The Influence of Metabolic Syndrome in Predicting Mortality Risk Among US Adults

Importance of Metabolic Syndrome Even in Adults With Normal Weight

Ting Huai Shi, BA; Binhuan Wang, PhD; Sundar Natarajan, MD, MSc


Prev Chronic Dis. 2020;17(5):E36 

In This Article


Study Design and Sample Population

We used data from 1999–2010 NHANES. NHANES is a national publicly available database that has de-identified health and nutritional data on the US population. The data are compiled through surveys using interviews, physical examinations, and laboratory results. Participants are selected according to a complex sample design that clusters and stratifies the US population for the corresponding year. Some underrepresented groups are oversampled to provide more precise and reliable estimates. The sample was weighted to be representative of the US population for the given years using NHANES analytic guidelines for combining data across years.[14] NHANES surveys are conducted continuously in 2-year intervals; from 1999 through 2010 (6 cycles), our study period, 62,160 people participated. Participants are interviewed about demographic, lifestyle, and health-related information. Medical and physiologic measurements are taken during a physical examination.[15] We linked NHANES data with data from the National Death Index from 1999 to 2011; this database provides follow-up mortality data for up to 150 months for NHANES participants aged 18 or older.[16] A minimum of 10 years is suggested for observing the effects of MetS on mortality.[17]

We preliminarily excluded NHANES participants if they were younger than 20 years (n = 29,696). We then excluded participants if they had BMI less than 18.5 (n = 487); were missing data on education (n = 90), poverty-income ratio (n = 2,939), mortality follow-up (n = 49), MetS criteria (n = 18,183), or BMI (n = 2,472); or had a nonpositive survey weighting value (n = 1,934). In addition, we excluded participants with follow-up periods shorter than 12 months after the time of the survey to account for any frailty due to serious preexisting conditions (n = 648). The final analytic sample of 12,047 participants aged 20 to 85 had data for all variables examined in our study, eligible follow-up mortality data, and no preexisting frailty. NHANES collects data for people older than 85 but does not report these extreme values to protect privacy.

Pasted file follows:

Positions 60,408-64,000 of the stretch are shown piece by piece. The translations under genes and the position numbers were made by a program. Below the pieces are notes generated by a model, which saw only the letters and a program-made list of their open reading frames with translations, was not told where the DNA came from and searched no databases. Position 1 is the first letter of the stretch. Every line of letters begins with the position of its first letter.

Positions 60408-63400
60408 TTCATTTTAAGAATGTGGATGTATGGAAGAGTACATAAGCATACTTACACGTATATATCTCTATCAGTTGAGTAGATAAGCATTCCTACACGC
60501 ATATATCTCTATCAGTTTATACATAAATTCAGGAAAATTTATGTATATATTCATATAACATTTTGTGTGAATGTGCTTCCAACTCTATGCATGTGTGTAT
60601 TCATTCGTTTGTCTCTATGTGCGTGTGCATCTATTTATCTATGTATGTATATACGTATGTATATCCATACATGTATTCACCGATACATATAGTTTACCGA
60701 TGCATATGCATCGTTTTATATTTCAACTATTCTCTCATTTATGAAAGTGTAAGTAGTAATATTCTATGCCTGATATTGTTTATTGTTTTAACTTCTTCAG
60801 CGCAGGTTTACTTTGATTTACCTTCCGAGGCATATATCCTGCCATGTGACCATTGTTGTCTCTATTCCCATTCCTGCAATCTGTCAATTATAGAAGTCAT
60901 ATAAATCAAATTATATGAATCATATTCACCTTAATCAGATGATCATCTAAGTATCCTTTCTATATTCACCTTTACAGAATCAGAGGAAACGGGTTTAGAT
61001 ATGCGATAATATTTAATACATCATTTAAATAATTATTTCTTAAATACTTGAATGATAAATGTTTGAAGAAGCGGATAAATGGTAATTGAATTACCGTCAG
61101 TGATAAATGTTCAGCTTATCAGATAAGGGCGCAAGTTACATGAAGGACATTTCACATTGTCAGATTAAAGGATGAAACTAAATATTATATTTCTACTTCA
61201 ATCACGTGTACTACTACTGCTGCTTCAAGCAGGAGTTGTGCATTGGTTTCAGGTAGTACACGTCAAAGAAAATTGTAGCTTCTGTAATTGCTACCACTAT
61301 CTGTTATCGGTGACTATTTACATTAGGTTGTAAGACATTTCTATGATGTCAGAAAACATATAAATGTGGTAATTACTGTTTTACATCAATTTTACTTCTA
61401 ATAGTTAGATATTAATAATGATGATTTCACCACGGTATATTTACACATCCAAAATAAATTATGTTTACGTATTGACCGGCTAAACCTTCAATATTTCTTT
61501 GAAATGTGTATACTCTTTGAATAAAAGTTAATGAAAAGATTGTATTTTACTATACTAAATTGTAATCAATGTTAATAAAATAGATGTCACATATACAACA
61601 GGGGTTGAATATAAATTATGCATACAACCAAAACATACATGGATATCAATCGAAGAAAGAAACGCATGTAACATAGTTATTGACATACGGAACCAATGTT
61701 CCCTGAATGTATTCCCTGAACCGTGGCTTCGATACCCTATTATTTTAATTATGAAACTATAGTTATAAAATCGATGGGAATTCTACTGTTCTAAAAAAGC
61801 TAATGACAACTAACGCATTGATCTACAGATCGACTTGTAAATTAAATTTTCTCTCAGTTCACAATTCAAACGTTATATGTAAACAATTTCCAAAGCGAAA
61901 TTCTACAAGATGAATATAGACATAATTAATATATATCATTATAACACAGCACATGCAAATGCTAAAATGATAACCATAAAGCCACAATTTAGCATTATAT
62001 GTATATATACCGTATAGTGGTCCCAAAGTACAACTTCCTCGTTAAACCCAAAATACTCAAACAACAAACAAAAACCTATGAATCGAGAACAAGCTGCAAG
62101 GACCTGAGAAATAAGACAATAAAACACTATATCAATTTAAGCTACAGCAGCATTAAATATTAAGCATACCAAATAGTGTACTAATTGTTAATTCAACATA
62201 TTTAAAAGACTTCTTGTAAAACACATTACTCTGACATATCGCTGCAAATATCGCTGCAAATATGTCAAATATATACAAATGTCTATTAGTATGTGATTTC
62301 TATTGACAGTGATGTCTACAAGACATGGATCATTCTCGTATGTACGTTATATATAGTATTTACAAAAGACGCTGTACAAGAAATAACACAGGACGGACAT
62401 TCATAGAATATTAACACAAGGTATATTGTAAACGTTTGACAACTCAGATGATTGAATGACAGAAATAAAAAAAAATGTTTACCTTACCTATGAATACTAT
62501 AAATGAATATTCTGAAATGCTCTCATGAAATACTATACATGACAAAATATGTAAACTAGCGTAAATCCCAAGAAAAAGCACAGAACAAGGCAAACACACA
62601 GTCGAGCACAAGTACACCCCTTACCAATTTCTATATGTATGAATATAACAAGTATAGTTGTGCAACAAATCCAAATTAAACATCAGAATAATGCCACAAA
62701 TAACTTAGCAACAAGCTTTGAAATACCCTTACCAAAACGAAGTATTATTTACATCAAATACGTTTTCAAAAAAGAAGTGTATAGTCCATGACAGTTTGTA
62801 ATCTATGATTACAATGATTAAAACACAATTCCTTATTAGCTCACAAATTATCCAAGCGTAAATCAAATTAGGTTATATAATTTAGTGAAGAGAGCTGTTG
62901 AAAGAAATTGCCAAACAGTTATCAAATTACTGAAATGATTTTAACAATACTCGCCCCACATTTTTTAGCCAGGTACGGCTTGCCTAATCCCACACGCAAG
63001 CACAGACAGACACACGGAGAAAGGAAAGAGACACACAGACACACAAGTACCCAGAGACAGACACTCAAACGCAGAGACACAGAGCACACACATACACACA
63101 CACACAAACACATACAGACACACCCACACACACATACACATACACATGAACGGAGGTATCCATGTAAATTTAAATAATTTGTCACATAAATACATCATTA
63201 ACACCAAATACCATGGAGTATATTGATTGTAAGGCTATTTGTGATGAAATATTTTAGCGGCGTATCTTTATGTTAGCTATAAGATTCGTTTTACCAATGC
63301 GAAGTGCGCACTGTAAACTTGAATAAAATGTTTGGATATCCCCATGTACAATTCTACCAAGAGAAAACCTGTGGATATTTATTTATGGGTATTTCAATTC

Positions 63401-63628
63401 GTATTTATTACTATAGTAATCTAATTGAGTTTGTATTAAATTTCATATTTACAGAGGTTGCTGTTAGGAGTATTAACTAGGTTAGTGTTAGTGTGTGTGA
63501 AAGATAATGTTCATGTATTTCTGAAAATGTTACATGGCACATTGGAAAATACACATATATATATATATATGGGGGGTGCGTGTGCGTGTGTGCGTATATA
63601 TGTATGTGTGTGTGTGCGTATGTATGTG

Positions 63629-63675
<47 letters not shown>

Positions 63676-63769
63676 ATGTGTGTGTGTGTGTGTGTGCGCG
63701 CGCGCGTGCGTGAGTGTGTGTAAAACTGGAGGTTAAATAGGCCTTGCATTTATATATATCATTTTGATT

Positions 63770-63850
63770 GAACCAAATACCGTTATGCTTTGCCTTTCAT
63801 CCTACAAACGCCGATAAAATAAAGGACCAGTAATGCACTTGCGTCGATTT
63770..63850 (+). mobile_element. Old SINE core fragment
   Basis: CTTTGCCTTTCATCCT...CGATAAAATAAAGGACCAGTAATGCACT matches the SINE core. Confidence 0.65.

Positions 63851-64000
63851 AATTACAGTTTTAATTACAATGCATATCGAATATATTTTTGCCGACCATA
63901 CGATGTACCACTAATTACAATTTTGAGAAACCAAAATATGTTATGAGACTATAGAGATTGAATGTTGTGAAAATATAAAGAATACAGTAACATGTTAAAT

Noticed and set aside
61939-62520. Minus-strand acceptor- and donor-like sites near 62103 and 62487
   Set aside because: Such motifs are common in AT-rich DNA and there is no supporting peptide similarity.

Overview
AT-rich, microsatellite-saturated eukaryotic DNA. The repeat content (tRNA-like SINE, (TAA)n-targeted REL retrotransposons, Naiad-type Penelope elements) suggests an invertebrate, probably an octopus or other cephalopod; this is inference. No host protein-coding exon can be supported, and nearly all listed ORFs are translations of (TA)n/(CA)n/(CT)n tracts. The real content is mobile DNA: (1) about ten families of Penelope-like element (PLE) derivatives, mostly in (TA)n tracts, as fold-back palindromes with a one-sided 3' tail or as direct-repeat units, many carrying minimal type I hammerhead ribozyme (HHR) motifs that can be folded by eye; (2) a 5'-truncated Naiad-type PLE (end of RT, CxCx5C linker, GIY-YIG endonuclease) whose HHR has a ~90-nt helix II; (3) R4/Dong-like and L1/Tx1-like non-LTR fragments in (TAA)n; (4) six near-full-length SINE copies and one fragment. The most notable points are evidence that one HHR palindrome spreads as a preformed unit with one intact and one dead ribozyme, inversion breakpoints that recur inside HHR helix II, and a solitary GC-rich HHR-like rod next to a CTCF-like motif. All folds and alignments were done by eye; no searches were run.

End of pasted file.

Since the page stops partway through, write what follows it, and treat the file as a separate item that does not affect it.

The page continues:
Random subsampling accounted for most missing data points. Subsamples of participants were randomly selected to participate in various survey topics or laboratory testing. For example, less than one-third of all participants were tested for fasting glucose or triglycerides. Each subsample was further weighted so that each represents the US population for the given year. Less than 10% of missing data were due to nonresponse or refusals. Similarly, less than 10% of mortality data was lost at follow-up.


We categorized the study sample into 3 weight groups based on BMI according to standard definitions: normal weight (18.5 to <25.0 kg/m2), overweight (25.0 to <30.0 kg/m2), and obese (≥30.0 kg/m2). We further divided each weight group into 2 groups according to whether the participant met criteria for MetS. We defined MetS according to criteria provided by the American Diabetes Association, in which MetS is indicated by the presence of 3 or more of the following 5 criteria: central or abdominal obesity (men, >40 in waist circumference; women, >35 in waist circumference), triglycerides ≥150 mg/dL; high-density lipoprotein cholesterol (men <40 mg/dL; women <50 mg/dL), blood pressure ≥130/85 mm Hg, and fasting glucose ≥100 mg/dL.[18]